China vows to improve ecology in restive Mongolian areas
Jun 15, 2011, 11:03 GMT
Beijing - Premier Wen Jiabao and other Chinese leaders on Wednesday promised to improve the economy and environment of the country's vast Inner Mongolia region, where ethnic Mongolians have staged recent anti-government protests.
Wen led a meeting of the State Council, or cabinet, to discuss ways to 'accelerate the development of Inner Mongolia,' promising that the government would 'strive to curb the deteriorating trend of the region's ecological environment by 2015.'
The council said priorities included 'improving the standard of living, conserving resources, protecting the environment, and promoting national unity and social stability,' according to a statement issued via state media.
'National unity' refers to harmony between ethnic groups in Inner Mongolia, where Mongolians are a minority.
The government aims to bring the region's ecological system 'within balance' by 2020, with a 'marked improvement' in the living conditions of farmers and herders, the State Council said.
Protests by indigenous people in several rural areas of Inner Mongolia followed the death of two Mongolians in clashes with coal miners last month, state media and rights groups reported.
The protesters demanded greater respect for their traditional culture and animal husbandry on Inner Mongolia's grasslands.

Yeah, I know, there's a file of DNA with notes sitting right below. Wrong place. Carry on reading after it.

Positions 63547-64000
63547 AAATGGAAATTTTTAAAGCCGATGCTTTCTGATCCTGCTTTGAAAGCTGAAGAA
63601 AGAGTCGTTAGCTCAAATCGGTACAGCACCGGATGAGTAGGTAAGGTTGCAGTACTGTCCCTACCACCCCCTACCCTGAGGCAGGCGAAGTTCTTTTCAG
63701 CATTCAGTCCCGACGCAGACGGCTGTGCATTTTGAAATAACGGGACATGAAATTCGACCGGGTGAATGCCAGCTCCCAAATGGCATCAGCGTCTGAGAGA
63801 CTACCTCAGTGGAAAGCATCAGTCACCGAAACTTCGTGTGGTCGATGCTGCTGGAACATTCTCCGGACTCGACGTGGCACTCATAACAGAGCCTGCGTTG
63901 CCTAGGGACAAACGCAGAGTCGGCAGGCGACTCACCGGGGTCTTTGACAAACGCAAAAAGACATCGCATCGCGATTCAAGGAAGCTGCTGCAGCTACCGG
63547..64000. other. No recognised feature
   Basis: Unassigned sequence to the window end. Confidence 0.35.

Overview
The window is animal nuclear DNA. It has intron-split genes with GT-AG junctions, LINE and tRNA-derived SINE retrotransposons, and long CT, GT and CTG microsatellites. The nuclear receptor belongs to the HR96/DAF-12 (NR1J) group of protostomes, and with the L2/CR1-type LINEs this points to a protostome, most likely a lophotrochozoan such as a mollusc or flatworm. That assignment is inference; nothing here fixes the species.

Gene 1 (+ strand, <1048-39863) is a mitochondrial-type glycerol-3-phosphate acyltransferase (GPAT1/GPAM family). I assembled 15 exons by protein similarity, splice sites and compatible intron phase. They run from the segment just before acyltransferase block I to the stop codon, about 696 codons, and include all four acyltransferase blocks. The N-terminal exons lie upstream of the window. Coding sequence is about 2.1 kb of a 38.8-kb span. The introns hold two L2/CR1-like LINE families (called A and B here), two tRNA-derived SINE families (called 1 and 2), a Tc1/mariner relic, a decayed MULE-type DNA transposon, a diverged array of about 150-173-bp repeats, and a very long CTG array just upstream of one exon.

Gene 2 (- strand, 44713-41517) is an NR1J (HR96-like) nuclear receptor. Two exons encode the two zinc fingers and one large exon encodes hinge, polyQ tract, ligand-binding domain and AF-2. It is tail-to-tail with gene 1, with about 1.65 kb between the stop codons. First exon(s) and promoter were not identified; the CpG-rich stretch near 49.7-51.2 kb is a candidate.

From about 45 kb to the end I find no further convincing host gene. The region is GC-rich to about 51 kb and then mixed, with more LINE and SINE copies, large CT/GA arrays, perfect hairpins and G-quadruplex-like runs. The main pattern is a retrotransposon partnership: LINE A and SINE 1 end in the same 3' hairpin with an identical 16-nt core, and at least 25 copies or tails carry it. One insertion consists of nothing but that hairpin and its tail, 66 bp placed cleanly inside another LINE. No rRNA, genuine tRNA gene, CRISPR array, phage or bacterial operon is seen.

Some carried banners bearing Mongolian slogans, including, 'Defend the rights of Mongols' and 'Defend the homeland.'
Paramilitary police quashed the growing protests in late May but several areas of Inner Mongolia remain tense, according to reports by the US-based Southern Mongolian Human Rights Information Centre.
The government launched a review of coal mining on June 1 to 'ensure safe production practices, protection of the environment and attention to the welfare of local residents.'
The ruling Communist Party also sacked Hai Ming, the party secretary of Xi Wu Qi, an area called Left Ujumchin Banner in Mongolian where protests first erupted after the May 10 death of Mergen, a leader of herders trying to block a convoy of coal trucks.
The government said local courts would try four people on charges of murder linked to the deaths of Mergen and a second Mongolian in clashes on May 15.
Two of the defendants were tried last week for Mergen's death.
About 4 million ethnic Mongolians live in China, most of them in Inner Mongolia, where they now make up less than 20 per cent of the region's population of more than 20 million.
Many Mongolians resent what they perceive as encroachment by the majority Han Chinese population upon the region's grazing lands.
State media in late May quoted officials as saying Inner Mongolia would remain at the forefront of a national plan to expand coal production by developing large open-cast mines.
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